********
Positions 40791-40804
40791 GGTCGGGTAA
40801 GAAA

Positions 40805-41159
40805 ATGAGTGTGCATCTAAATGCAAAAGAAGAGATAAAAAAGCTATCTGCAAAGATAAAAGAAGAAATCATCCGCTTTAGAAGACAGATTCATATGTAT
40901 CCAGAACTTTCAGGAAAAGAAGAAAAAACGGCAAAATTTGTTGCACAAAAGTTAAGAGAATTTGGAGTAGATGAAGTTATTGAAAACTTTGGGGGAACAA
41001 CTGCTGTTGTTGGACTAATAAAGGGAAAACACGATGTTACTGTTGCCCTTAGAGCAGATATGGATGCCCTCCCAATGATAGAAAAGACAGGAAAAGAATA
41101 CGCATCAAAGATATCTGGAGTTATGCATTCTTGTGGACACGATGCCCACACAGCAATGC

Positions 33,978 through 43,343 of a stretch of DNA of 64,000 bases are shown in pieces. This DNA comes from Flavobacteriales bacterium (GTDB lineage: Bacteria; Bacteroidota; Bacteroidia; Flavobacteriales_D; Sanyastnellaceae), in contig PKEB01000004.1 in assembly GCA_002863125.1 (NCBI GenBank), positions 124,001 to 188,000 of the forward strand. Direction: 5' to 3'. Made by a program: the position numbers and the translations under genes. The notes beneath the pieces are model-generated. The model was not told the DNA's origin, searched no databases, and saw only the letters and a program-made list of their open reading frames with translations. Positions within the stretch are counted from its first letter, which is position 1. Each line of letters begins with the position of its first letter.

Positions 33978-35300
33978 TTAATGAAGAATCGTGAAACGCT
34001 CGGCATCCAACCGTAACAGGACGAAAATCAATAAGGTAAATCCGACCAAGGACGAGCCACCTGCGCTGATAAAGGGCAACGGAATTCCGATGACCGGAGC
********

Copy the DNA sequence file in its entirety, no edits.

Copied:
Positions 40791-40804
40791 GGTCGGGTAA
40801 GAAA

Positions 40805-41159
40805 ATGAGTGTGCATCTAAATGCAAAAGAAGAGATAAAAAAGCTATCTGCAAAGATAAAAGAAGAAATCATCCGCTTTAGAAGACAGATTCATATGTAT
40901 CCAGAACTTTCAGGAAAAGAAGAAAAAACGGCAAAATTTGTTGCACAAAAGTTAAGAGAATTTGGAGTAGATGAAGTTATTGAAAACTTTGGGGGAACAA
41001 CTGCTGTTGTTGGACTAATAAAGGGAAAACACGATGTTACTGTTGCCCTTAGAGCAGATATGGATGCCCTCCCAATGATAGAAAAGACAGGAAAAGAATA
41101 CGCATCAAAGATATCTGGAGTTATGCATTCTTGTGGACACGATGCCCACACAGCAATGC

Positions 33,978 through 43,343 of a stretch of DNA of 64,000 bases are shown in pieces. This DNA comes from Flavobacteriales bacterium (GTDB lineage: Bacteria; Bacteroidota; Bacteroidia; Flavobacteriales_D; Sanyastnellaceae), in contig PKEB01000004.1 in assembly GCA_002863125.1 (NCBI GenBank), positions 124,001 to 188,000 of the forward strand. Direction: 5' to 3'. Made by a program: the position numbers and the translations under genes. The notes beneath the pieces are model-generated. The model was not told the DNA's origin, searched no databases, and saw only the letters and a program-made list of their open reading frames with translations. Positions within the stretch are counted from its first letter, which is position 1. Each line of letters begins with the position of its first letter.

Positions 33978-35300
33978 TTAATGAAGAATCGTGAAACGCT
34001 CGGCATCCAACCGTAACAGGACGAAAATCAATAAGGTAAATCCGACCAAGGACGAGCCACCTGCGCTGATAAAGGGCAACGGAATTCCGATGACCGGAGC